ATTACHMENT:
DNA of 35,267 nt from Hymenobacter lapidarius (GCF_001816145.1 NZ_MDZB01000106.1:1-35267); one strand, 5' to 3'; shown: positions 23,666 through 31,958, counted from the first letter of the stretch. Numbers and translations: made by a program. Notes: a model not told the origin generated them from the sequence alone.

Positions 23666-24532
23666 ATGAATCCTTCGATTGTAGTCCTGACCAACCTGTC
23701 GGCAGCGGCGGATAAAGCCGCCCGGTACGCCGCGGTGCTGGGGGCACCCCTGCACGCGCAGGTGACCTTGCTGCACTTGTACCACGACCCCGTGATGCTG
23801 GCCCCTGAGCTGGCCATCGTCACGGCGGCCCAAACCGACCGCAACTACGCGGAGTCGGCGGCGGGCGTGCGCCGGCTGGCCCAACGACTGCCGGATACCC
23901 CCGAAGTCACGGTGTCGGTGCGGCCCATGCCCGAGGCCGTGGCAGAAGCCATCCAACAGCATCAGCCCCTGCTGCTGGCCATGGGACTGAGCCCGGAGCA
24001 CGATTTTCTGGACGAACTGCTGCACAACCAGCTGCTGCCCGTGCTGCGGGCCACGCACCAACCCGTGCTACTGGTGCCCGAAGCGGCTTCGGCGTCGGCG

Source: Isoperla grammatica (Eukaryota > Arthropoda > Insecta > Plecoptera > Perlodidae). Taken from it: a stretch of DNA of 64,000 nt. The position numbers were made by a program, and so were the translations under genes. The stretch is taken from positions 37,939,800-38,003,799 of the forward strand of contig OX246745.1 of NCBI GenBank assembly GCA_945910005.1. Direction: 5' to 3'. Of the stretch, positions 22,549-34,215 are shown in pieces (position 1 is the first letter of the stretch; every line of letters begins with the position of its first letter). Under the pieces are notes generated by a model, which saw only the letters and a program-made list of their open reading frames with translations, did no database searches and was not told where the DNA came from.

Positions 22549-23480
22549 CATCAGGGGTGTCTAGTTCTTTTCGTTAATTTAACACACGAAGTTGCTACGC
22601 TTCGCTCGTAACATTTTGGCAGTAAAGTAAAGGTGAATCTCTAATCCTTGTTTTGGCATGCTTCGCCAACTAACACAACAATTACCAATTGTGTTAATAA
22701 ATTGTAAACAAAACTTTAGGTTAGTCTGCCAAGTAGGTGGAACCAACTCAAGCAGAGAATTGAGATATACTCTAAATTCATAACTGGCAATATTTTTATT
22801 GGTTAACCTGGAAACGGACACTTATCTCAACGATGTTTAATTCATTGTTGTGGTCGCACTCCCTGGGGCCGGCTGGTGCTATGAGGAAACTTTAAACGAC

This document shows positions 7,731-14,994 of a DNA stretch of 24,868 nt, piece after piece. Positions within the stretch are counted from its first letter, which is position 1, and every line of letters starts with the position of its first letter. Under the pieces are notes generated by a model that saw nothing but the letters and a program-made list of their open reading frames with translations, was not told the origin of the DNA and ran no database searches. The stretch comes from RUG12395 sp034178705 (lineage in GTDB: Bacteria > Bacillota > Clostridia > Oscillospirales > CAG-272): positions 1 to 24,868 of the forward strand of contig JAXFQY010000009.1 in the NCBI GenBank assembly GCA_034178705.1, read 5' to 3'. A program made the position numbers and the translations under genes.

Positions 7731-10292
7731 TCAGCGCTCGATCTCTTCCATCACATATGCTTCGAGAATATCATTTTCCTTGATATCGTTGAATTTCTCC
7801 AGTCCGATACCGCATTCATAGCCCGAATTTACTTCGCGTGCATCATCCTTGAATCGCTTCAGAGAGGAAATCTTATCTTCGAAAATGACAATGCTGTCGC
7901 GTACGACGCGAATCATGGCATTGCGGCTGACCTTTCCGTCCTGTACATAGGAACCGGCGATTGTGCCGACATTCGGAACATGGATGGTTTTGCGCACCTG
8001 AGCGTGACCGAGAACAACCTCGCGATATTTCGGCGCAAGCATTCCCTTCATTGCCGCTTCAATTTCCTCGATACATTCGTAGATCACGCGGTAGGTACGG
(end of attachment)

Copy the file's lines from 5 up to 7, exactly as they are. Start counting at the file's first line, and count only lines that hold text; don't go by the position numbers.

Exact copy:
23801 GCCCCTGAGCTGGCCATCGTCACGGCGGCCCAAACCGACCGCAACTACGCGGAGTCGGCGGCGGGCGTGCGCCGGCTGGCCCAACGACTGCCGGATACCC
23901 CCGAAGTCACGGTGTCGGTGCGGCCCATGCCCGAGGCCGTGGCAGAAGCCATCCAACAGCATCAGCCCCTGCTGCTGGCCATGGGACTGAGCCCGGAGCA
24001 CGATTTTCTGGACGAACTGCTGCACAACCAGCTGCTGCCCGTGCTGCGGGCCACGCACCAACCCGTGCTACTGGTGCCCGAAGCGGCTTCGGCGTCGGCG